Struggle to provide peace for dying patient in the emergency department
When a patient nearing the end of life was brought into the emergency department, nursing student Mallory Mepsted’s refusal to move her out of a side room helped ensure she died with dignity.
When a patient nearing the end of life was brought into the emergency department, nursing student Mallory Mepsted’s refusal to move her out of a side room helped ensure she died with dignity
In my first year of training I was working in an emergency department when an acutely unwell patient was brought in by ambulance.
The patient was in her late eighties and had a palliative care plan in place at home, but a relative had panicked when her condition deteriorated and called the paramedics.
Once the patient had been assessed, and the hospital staff became aware of her condition, it was clear that she was nearing the end of life. The patient was put in a side room, but due to a shortage of beds, we were asked by management to move her.
Although I didn’t know precisely how long the patient had left to live, I thought that moving her out of the side room would be unfair and undignified, so objected to this.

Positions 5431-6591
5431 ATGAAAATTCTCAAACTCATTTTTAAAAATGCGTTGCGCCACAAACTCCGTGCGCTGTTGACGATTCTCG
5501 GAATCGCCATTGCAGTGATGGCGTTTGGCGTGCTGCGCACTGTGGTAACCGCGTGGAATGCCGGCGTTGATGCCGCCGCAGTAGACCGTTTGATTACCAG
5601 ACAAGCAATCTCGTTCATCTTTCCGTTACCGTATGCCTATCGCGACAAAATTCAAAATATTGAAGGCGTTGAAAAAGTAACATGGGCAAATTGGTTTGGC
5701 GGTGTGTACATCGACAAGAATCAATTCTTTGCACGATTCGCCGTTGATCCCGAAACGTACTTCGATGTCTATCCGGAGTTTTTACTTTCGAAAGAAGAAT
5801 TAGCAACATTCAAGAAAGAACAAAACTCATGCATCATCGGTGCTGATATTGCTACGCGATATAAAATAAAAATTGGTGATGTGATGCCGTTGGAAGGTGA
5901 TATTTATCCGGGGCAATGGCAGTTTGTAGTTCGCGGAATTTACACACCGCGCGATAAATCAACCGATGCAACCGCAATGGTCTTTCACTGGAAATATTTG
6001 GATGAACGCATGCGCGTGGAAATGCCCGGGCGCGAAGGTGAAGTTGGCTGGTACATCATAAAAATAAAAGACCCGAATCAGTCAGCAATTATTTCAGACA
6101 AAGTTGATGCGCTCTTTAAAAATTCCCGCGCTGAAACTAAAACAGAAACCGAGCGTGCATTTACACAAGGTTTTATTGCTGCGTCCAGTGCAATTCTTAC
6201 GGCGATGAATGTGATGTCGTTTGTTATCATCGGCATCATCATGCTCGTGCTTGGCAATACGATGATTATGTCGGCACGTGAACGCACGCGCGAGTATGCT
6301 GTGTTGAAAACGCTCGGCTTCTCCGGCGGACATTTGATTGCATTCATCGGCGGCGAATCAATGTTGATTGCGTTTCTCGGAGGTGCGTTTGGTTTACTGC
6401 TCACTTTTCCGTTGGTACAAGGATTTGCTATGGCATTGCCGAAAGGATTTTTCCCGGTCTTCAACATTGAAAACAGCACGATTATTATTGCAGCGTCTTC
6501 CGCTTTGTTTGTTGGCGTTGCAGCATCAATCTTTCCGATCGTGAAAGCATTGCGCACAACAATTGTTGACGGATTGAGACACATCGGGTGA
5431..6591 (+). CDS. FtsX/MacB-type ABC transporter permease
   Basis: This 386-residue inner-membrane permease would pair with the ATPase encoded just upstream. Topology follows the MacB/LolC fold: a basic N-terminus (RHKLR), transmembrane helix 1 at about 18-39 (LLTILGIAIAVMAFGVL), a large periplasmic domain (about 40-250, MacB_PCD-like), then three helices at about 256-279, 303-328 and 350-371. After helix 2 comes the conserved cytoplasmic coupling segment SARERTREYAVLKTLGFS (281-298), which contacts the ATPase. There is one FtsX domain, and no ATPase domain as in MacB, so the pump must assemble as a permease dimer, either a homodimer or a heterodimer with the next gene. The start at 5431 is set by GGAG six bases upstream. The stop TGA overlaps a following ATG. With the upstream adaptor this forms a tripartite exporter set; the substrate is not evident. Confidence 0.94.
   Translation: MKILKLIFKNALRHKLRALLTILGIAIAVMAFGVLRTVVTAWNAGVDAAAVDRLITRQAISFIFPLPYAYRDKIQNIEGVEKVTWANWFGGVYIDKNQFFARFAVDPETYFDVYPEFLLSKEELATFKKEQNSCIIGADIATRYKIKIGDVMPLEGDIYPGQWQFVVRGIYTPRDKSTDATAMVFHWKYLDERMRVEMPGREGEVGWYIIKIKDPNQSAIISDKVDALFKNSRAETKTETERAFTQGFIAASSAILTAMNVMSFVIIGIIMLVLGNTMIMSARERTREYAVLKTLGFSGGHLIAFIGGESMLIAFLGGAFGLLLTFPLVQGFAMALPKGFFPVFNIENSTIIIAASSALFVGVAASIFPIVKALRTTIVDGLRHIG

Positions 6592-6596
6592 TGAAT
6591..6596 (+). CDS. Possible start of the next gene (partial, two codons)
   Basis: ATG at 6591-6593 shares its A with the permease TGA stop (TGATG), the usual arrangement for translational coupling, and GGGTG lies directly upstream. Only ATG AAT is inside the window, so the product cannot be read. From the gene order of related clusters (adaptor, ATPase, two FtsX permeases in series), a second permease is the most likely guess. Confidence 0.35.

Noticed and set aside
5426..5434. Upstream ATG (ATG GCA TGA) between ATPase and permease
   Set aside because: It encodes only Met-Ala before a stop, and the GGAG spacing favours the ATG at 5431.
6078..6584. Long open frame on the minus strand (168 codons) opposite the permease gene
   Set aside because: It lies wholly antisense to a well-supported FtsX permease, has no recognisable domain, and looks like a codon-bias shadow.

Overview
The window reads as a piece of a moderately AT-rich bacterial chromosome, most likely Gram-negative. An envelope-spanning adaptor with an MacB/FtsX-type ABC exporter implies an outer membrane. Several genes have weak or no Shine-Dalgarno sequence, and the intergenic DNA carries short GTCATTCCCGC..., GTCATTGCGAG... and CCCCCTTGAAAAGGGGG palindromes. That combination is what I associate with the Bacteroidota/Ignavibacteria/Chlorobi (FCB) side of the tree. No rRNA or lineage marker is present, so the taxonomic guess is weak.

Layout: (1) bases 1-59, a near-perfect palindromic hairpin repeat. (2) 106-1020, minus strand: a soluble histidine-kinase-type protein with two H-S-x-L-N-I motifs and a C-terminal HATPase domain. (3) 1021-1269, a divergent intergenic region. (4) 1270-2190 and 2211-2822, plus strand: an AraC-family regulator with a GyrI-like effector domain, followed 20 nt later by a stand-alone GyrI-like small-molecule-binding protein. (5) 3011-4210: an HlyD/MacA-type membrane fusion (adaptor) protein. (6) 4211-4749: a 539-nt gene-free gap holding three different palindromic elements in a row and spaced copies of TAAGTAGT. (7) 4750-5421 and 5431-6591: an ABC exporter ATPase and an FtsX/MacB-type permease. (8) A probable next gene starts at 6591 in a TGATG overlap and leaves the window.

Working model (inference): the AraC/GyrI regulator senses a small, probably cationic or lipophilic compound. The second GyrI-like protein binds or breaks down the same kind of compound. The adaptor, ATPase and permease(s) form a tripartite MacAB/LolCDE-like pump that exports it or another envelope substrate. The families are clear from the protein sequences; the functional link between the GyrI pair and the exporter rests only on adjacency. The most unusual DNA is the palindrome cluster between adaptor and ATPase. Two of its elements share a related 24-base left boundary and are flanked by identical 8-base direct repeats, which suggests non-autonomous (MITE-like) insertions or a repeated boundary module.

Determination that paid off
I didn’t want the patient to die in the corridor or in the lift, nor did I want her to feel the bumps and spins of the bed as she was moved. I wanted the patient and her relative to feel safe and well cared for.
I am glad I stuck to my guns, because 20 minutes after it was agreed that the patient would not be moved she died. Although her death was not as dignified as it could have been due to the busy environment of the emergency department, I am glad the patient was able to pass away peacefully in the side room.
This experience had a huge impact on the care I give to patients. Whether it is making them better or helping them feel comfortable in their last days of life, I want to be able to make a difference by delivering the best care I possibly can.
I know that hospitals are not the best places for patients at the end of life, and that hospices can provide better quality end of life care. But it is naïve to think that patients with palliative and end-of-life care needs won’t die in hospital – many do, and they deserve to be treated with dignity and respect.
I want to provide high quality care to my patients throughout my nursing career, and ensure that I do the best I can to treat them with the empathy, dignity and respect they deserve.
I would also like to see more support for those caring for terminally ill patients at home. If the family of this patient had received better support they might not have felt the need to call an ambulance, and she could have spent her last few hours at home with her loved ones rather than in a busy emergency department.
Mallory Mepsted is a second-year nursing student at Anglia Ruskin University